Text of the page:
Each generation of the Perkins-Dennis Family has had the farm in their hearts and made whatever sacrifices necessary to be good stewards of their patrimony. Through the story of this family, the saga of free, intelligent, hard-working and forward thinking African Americans who built a farmstead in the Northeast, when slavery was legal in half the United States, The Dennis Farm broadens our perception of American History and forever changes the way we think about “the African American experience.”

At the same time, their story speaks to all those who, like the Perkins-Dennis family, believe in the promise of the United States and have endeavored to make that promise a reality.



Established by Hope Dennis and her niece, M. Denise Dennis, in 2001, The Dennis Farm Charitable Land Trust a 501(c)(3) non-profit was created to preserve a rare and beautiful historical and cultural resource in the Endless Mountains of Susquehanna County, Pennsylvania.  The family of Prince Perkins, free African Americans who emigrated to northeast Pennsylvania from Connecticut in 1793 with the original wave of settlement into the region following the American Revolution, first settled the Dennis Farm. Their direct descendants, the Dennis family, have retained stewardship of the property to the present day, although it hasn’t been a working farm since the early twentieth century.  The history of the Dennis Farm and the Perkins- Dennis family is fully documented.  This continuous and documented ownership of property by African Americans, in a northeast county largely populated by European Americans represents an overlooked and remarkable story in American history that holds lessons for us today.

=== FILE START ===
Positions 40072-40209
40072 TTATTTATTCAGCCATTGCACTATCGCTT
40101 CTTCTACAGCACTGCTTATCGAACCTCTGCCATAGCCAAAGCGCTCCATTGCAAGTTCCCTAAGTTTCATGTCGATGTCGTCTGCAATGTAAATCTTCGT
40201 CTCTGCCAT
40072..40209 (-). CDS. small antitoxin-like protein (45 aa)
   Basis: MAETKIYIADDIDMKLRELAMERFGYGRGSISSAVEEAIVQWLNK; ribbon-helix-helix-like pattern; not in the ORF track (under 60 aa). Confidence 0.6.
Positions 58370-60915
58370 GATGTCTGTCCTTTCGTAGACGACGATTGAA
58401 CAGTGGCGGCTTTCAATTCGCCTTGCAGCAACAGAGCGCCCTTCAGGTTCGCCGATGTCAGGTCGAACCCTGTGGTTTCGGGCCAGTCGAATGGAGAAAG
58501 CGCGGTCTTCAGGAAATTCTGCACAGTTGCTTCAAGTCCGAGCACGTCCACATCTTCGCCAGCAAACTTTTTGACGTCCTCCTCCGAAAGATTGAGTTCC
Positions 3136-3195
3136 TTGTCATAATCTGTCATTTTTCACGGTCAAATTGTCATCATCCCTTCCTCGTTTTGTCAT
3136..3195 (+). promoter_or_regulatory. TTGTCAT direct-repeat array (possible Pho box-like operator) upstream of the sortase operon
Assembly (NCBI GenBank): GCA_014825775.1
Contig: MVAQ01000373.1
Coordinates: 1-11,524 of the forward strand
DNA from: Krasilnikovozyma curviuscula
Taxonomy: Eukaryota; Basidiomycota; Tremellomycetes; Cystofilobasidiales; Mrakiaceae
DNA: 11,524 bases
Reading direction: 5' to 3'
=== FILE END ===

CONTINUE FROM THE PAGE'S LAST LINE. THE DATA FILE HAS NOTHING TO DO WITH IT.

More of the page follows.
The Dennis Farm is listed on the National Register of Historic Places.


The purpose of The Dennis Farm Charitable Land Trust is to continue to develop the Dennis Farm as an educational and cultural site for scholars, researchers, cultural heritage tourists, school groups, and others who are interested in this extraordinary history.

The site includes:


  • The Perkins-Dennis Cemetery where family members including veterans of the Revolutionary War, War of 1812, the Civil War, and forty other African Americans
  • The Prince Perkins Homestead
  • An elaborate series of stonewalls built during the nineteenth century
  • The Dennis Farmhouse and Barn complex
  • Family books dating back to 1815 and 19th century artifacts


According to a study prepared by a team of archeological and historical researchers, “The Dennis Farm represents an exciting opportunity to blend archeological and environmental history at one location… There are presently no other locations in the northeast that combine these ingredients and that are trying to actively interpret them, preserve them, and present them to the public. The property’s African American ownership for over two centuries is unique in northeastern Pennsylvania and is an important story that needs telling…Pennsylvania scholars have also identified the Dennis Farm as a potential location associated with Underground Railroad History.”